Tag Archives: Kiyan Williams

Stanford Students React to DOMA and Marriage Equality

by Sammie Wills, ’16

Yesterday, on June 26, 2013, the Supreme Court ruled the Defense of Marriage Act unconstitutional by a 5-4 vote, because “it violated the right to liberty and to equal protection for gay couples.” With this decision, Facebook exploded with the reactions of many individuals — some full of sheer bliss, some seething with anger, and some couldn’t care less.

I wanted to explore some of these reactions, and hear first-hand what students and alumni had to say about the recent rulings.

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For My Sistah(s): A Black Feminist Queer Consciousness-Raising Book List

This piece originally posted on The Feminist Wire.

by Kiyan Williams, ’13

I am the over-protective older brother of a fourteen-year old young black woman. And I am worried for her.

I was worried for her on my bus ride home last week when I witnessed a man verbally assault a young woman who I imagined as my little sister in a few years. In his drunken slur, her attacker made vulgar sexual advances towards her, and when she rebuffed, he spat a filthy barrage of denigrating, crude attacks about her body size and dark skin. The overprotective brother in me emerged incensed and ready to defend this sister, but before I intervened she responded with a fierce affirmation of her beauty and self-worth that left her assaulter in a stupefied silence.

As my sister matures into a young woman I am forced to realize that I cannot be everywhere to protect her from the hostility of a world that is at war with young women, especially young women of color. Continue reading

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Queer Newark: Our Voices, Our Histories

by Kiyan Williams, ’13

Four years ago you would have found me a precocious and eager sixteen-year old on the corner of Broad and Market Streets stopping every passerby scurrying through Newark’s busiest intersection. I would canvass the streets of Newark registering people to vote equipped with a pen, a clipboard, a charming smile, my favorite pair of Jordans, and a stubbornness inherited from my grandmother. During the summer of 2007 hundreds of new voters were registered by my teammates and I for the Association of Community Organizations for Reform Now (ACORN), the organization that conservatives demonized as fraudulent during the 2008 presidential election in a futile attempt to defame President Obama.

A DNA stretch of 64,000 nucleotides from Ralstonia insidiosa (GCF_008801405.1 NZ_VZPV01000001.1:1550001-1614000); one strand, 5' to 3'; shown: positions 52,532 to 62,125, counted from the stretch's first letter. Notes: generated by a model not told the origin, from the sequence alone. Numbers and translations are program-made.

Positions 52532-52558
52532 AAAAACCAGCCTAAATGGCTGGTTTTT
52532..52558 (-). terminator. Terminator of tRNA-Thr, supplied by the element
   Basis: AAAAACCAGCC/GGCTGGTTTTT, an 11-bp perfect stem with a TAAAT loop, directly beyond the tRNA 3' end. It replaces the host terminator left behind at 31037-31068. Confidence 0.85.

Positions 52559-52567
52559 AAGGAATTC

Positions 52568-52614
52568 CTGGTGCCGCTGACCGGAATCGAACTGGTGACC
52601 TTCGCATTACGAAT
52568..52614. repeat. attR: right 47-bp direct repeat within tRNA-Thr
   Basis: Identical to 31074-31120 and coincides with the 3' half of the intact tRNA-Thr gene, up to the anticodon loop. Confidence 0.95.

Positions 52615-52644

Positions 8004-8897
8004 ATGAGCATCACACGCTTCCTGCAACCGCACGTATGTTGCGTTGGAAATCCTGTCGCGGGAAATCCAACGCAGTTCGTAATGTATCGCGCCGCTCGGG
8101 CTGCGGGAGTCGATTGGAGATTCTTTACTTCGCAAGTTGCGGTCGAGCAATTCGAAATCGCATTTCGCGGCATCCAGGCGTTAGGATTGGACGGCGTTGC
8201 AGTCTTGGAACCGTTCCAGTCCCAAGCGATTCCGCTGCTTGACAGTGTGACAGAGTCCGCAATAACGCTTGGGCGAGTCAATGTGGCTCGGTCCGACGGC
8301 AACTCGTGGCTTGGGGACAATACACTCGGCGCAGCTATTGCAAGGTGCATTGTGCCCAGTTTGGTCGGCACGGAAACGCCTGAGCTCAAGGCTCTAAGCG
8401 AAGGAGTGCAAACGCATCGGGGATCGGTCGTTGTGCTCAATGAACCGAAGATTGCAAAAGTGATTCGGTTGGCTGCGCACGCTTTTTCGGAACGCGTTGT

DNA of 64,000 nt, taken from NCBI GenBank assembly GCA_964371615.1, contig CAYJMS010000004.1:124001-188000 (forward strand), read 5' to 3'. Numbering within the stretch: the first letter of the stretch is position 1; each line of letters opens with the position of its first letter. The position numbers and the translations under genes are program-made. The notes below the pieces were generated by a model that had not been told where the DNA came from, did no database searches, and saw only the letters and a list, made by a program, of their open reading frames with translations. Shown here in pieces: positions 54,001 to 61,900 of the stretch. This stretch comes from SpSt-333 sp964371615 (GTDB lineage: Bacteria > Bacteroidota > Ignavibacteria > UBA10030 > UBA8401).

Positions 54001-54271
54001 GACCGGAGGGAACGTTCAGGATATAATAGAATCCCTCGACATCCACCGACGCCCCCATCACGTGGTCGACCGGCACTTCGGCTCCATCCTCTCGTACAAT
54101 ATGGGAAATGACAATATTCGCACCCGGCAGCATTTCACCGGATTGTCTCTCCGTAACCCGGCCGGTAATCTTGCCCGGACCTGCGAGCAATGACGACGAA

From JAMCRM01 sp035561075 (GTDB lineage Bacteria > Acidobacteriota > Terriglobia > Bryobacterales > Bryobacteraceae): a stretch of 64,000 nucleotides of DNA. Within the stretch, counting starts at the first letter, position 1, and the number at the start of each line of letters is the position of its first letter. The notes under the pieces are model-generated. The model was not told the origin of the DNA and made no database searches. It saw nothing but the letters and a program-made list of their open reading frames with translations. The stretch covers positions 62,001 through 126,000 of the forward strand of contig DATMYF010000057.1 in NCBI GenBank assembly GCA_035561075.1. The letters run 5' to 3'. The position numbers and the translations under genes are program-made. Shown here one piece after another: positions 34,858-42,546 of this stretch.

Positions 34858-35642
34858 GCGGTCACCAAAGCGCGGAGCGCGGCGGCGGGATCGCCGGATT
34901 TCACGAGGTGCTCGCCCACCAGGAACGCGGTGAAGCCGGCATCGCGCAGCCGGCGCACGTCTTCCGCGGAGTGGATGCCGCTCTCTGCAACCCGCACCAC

Fast-forward a year and you would have found me outside of a grocery store in Maplewood, New Jersey armed with the same clipboard, pen, charming smile, and stubbornness. The only differences were that I was now garnering signatures in support of New Jersey’s marriage equality bill, was wearing black patent-leather oxfords, and the people I solicited were mostly white instead of black or Latina/o.

Between those two summers I had fiercely declared to the world that I was queer, and had added an LGBT equality button along side my “black and brown power”, “safe sex is the best sex”, and “feminism rocks” buttons pinned to my messenger bag. I was now invested in same-sex quality as I was for racial, gender, and economic equality. At the time same sex marriage was the only “gay rights issue” I knew of—it was the topic of every news headline and political debate—and so I volunteered for an organization that advocates for same-sex marriage in New Jersey.

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